The Yezz Billy 4.7 disappoints with underpowered hardware and confusion

At IFA 2014 we saw a few new Windows Phones like those from NGM, Archos, and Prestigio, but the Yezz Billy 4.7 had the potential to really stand out. Details about this phone have been scarce since its announcement in May, so when found this phone in Berlin, we knew we'd have to spend at least a few minutes with it.

'Found' might be a bit of a stretch. We stumbled across it. Yezz is a small company, yes, and their booth at IFA wasn't a site to behold like some of the others. That's fine. But in their display that had about two dozen Android devices (including one so simplified it dropped the multitasking button for just two huge 'home' and 'back' buttons — it was an odd sight), the lone Windows Phone was tucked into a corner with nary a plaque to identify which one it was.

The Yezz Billy 4.7

Picking it up I was surprised by how thin and how light it was. 7.2mm is thin, yes, but I wasn't quite prepared for it. The Billy 4.7 spots a 4.7-inch 1280x720 IPS display covered with "Ashahi Dragontail" glass, a chemically-strengthened glass not dissimilar from Gorilla Glass, but in this case somehow inexplicably impossible to clean and feeling of cheap plastic. In fact, I was sure it was plastic until I looked up the specs in writing this. The back of the phone is most definitely plastic; it was slick and slimy and the grid pattern on the white shell did little to impress.

Inside you'll find a 1.2Ghz quad-core Qualcomm Snapdragon 200 processor, 1GB of RAM, and 8GB of storage (with microSD expansion). While this very same processor was more than up to the task in the Archos 40 Cesium and the Prestigio phones, it failed to keep up in the Yezz Billy 4.7. Scrolling through just the homescreen elicited noticeable lag and jitter. Apps were slow to load and the entire experience felt painful in comparison to what we're used to from Windows Phone.

The Yezz Billy 4.7

This could be attributed to the fact that they've put Qualcomm's entry-level processor in a phone that has a mid-tier display. The 1280x720 display has nearly three times the pixels of the 800x480 screens in the less phones. For comparison, the NGM Harley Davidson phone we also sighted at IFA has a 1280x720 screen and the more capable Snapdragon 400 at its core — we saw none of the same lag on it.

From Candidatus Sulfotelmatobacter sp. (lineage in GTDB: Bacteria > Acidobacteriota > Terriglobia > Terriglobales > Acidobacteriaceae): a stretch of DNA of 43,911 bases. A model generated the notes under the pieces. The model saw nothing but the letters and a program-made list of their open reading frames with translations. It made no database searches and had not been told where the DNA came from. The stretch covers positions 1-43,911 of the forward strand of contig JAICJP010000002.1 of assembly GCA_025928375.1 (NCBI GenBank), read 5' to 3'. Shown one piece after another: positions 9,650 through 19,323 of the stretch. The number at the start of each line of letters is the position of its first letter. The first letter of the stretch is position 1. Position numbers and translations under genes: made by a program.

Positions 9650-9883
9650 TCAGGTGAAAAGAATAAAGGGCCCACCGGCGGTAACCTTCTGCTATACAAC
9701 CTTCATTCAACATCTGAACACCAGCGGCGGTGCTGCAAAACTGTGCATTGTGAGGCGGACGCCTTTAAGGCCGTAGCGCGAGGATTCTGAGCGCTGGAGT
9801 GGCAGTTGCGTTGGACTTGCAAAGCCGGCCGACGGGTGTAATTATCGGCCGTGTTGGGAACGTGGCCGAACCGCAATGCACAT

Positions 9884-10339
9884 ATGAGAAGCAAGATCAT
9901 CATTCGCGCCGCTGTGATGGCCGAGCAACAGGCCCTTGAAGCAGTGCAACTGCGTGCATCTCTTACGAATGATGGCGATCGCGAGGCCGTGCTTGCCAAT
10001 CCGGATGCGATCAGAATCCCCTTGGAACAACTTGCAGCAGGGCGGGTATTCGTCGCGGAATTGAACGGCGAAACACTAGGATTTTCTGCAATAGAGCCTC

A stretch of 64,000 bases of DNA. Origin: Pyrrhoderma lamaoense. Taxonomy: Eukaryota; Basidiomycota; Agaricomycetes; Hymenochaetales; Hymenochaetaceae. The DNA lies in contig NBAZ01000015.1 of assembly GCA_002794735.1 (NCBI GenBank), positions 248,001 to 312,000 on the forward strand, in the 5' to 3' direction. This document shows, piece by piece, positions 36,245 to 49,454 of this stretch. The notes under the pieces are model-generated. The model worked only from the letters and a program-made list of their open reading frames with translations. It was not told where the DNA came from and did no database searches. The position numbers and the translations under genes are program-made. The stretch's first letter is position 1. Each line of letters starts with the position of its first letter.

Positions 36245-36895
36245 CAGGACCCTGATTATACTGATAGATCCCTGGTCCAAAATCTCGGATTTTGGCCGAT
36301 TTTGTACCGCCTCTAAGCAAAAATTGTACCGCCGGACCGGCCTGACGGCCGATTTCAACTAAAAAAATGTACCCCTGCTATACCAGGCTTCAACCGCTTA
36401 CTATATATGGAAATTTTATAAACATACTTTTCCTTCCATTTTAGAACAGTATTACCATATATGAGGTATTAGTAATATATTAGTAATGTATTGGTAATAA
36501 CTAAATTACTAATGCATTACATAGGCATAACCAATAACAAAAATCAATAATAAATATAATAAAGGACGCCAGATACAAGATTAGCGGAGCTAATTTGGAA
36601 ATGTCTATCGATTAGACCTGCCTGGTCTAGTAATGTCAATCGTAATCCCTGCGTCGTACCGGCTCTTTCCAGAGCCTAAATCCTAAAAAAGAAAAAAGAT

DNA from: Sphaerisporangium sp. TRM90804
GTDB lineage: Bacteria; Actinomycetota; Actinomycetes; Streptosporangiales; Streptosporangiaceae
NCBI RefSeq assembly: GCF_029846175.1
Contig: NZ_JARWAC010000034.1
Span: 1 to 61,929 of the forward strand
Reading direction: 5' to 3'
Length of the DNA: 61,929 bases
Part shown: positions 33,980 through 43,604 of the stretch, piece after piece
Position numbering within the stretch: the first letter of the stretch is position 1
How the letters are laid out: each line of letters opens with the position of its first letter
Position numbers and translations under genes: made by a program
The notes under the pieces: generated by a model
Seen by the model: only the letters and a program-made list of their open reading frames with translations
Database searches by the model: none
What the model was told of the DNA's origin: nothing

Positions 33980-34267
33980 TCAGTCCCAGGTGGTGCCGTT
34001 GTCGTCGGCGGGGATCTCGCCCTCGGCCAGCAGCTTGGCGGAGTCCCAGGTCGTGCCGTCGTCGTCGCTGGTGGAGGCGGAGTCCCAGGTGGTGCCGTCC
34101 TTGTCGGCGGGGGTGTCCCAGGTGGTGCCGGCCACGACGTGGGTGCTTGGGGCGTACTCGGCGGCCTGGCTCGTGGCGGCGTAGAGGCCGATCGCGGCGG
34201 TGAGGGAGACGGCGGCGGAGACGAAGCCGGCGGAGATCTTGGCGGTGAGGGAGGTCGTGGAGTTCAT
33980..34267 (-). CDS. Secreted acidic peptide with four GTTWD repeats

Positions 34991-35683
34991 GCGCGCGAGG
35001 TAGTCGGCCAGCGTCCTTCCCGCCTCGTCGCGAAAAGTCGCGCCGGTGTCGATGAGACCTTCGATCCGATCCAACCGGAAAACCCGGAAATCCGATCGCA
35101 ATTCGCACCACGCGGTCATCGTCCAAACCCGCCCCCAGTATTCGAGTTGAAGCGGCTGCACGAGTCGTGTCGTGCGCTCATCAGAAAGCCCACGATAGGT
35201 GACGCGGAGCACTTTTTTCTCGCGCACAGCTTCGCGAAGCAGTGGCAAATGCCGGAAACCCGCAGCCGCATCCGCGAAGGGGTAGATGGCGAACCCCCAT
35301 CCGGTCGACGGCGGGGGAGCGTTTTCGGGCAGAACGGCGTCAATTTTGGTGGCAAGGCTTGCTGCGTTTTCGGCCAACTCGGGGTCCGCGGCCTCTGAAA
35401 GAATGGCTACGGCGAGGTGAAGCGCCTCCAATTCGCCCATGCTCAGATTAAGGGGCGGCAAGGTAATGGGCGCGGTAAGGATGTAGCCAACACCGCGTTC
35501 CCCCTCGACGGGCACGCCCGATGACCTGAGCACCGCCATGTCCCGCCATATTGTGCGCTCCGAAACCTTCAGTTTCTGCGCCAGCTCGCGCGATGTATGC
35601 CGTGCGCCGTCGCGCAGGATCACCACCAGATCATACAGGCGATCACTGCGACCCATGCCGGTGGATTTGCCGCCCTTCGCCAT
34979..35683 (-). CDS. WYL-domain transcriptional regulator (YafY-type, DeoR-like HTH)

To make matters worse, the Yezz Billy 4.7 does not have the standard Windows Phone buttons at the bottom. Instead of back/Windows/search, the Billy 4.7 has dot/circle/dot. They execute commands as if they were labeled properly, but there's no discernable way for a user unfamiliar with Windows Phone to understand what's supposed to happen when you tap on the dot to the left. Or the dot to the right or that circle. One could assume that the circle would take you home, and you'd be correct, but it's a huge disappointment that none are properly labeled.

The Yezz Billy 4.7

Apart from that, there's support for HSPA cellular, an 8MP camera on the back, and a 2MP shooter on the front. There have been significant chances since the May announcement of the Billy 4.7 — the phone's dropped the promised aluminum construction and 13.1-megapixel camera.

On paper the Yezz Billy 4.7 seems like it should be a decent phone. But the underpowered processor, confusing controls, and cheap plasticky construction make it feel like something that should be a tier lower on the totem pole. It certainly makes us question the $249/€229 price tag that Yezz is asking for here.

Derek Kessler

Derek Kessler is Special Projects Manager for Mobile Nations. He's been writing about tech since 2009, has far more phones than is considered humane, still carries a torch for Palm, and got a Tesla because it was the biggest gadget he could find. You can follow him on Twitter at @derekakessler.